Monday, January 27, 2014

'Weather' or Not To Continue the Learning

I'm sorry. I've got a weakness for puns.

For those of you in other parts of the country, you may not be aware of the extreme cold that has overtaken the upper midwest this January. With the announcement just a couple of hours ago, tomorrow will mark the 5th day that the majority of Minnesota schools have cancelled class due to dangerously cold temperatures (one of these days was mandated for the entire state by governor Mark Dayton). Before you sigh and role your eyes too much, temperatures on cancellation days have hovered around -20 air temps and/or -40 wind chills. Not safe for the thousands of students around our state who walk to school or stand outside at bus stops, and certainly not the kind of weather that makes bus mechanics reliable.

So here we are -- plenty of winter left, and already 5 days of school cancelled. This type of consistent closure is unprecedented, and has left many who work in education a bit frustrated about the lack of continuity. That said, the weather is beyond our control, and so we deal with it as we need to. 

However, snow days and cold days are not a foreign concept in Minnesota. Each winter seems to herald at least one of these weather related closures every season. One thing that we haven't always had is the ubiquitous technology and communication outlets that can keep classrooms and teachers connected, regardless of their convening within a physical building. Schools with take home 1:1 technology can rely on this possibility even more so, where access is far more equitable than it might otherwise be.

Check out a couple of messages schools have snuck onto news websites to coincide with their cancellations notices (thanks to my colleague Jen for pointing them out):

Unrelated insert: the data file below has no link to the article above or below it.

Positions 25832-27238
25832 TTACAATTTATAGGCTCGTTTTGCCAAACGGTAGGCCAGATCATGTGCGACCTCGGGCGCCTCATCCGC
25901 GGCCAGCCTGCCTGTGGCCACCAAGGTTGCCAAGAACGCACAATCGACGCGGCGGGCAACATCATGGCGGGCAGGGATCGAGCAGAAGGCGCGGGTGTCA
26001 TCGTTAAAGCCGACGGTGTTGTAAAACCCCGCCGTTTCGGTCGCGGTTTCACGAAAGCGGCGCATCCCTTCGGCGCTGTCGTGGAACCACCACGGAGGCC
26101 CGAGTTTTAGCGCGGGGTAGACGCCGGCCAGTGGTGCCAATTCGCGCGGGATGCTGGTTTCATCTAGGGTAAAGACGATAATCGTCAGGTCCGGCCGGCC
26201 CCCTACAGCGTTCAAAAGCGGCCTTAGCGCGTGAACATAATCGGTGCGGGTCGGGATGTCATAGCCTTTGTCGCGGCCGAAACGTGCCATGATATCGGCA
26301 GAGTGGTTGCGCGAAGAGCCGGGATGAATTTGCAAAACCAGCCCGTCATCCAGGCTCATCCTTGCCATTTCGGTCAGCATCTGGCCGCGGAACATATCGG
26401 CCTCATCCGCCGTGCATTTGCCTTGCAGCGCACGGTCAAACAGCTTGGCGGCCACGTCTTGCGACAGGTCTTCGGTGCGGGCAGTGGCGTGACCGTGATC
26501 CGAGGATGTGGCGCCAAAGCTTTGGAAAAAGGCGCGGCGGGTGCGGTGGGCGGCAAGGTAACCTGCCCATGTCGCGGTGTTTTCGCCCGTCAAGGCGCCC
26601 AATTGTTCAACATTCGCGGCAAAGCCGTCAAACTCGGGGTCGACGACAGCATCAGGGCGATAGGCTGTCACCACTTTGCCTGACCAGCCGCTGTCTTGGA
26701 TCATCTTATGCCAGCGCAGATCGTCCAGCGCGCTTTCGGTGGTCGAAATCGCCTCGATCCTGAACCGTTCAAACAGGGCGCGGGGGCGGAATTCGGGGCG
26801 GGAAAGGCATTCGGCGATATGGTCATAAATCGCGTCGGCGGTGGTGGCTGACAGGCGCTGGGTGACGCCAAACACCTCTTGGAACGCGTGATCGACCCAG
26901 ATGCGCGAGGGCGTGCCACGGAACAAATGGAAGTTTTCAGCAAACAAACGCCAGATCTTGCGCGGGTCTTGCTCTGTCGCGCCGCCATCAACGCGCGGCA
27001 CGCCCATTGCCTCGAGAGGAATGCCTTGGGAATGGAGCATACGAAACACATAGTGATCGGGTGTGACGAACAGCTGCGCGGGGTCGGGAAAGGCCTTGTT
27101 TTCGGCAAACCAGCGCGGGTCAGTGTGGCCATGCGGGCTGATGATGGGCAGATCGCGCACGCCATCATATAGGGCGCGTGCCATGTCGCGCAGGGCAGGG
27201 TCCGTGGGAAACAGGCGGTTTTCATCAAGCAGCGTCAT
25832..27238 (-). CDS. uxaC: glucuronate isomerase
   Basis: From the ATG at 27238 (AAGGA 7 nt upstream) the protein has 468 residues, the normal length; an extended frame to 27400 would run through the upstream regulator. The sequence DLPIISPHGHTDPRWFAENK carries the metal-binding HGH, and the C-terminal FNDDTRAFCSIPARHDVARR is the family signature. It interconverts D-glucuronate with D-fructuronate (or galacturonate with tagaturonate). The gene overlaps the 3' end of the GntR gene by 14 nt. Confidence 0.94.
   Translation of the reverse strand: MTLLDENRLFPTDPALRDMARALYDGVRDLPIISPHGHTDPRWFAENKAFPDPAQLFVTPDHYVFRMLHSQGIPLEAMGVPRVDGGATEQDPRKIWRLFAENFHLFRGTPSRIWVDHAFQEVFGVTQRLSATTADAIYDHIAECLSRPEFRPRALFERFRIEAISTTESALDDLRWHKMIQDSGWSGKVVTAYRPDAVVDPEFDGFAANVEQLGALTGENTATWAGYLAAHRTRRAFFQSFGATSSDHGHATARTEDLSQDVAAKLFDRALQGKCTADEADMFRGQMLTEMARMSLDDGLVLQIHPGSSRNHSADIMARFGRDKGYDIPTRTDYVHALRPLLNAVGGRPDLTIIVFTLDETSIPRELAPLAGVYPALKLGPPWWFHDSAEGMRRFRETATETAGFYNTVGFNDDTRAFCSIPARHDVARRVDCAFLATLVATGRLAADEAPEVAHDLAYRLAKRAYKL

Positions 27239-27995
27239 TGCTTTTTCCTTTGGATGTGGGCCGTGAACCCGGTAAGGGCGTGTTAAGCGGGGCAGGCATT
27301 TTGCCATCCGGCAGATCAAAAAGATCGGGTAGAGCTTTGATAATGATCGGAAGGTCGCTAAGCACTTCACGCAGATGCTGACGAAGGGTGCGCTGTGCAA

Just seconds ago, I received an email from a teacher. She shared that she emailed all students and parents with suggestions on how students can maintain or progress in their math curriculum from home. It included late work, app and website practice, and exploration opportunities posted to her website. She put together a few screencasts with her extra time at home. 

Just moments before that, I received another email from a curriculum lead asking her colleagues to read up on a problem they've been trying to work on, and come ready to share reflections and ideas at their meeting on Wednesday.

Many of our teachers are sending emails or posting to LMS/websites to keep kids connected, thinking, and in the loop. 

Weather or not...can't the learning continue?

Let's take it a step further. What if simply expecting the learning to be continuous on cancellation days wasn't just a 'next best option,' but rather looked at as an opportunity? Couldn't you glean a few advantages that might come about if kids were asked to work on their math skills, read, create, explore, build, or do all types of learning from the comfort of their couch and pajamas versus what might occur within our schools? We could take these apparent stops in continuity, and leverage them as at home days of self direction and exploration. I admit, student age, accessibility, parent availability, and a host of other variables come into play, but the ideas got kicking around in my head, and they certainly made me wonder.

I have no idea how far this idea could be extrapolated, but if the Polar Vortex is an impetus for creative thinking, maybe it's not such a bad thing after all (says the girl typing a blog post in her pajamas on the couch). 

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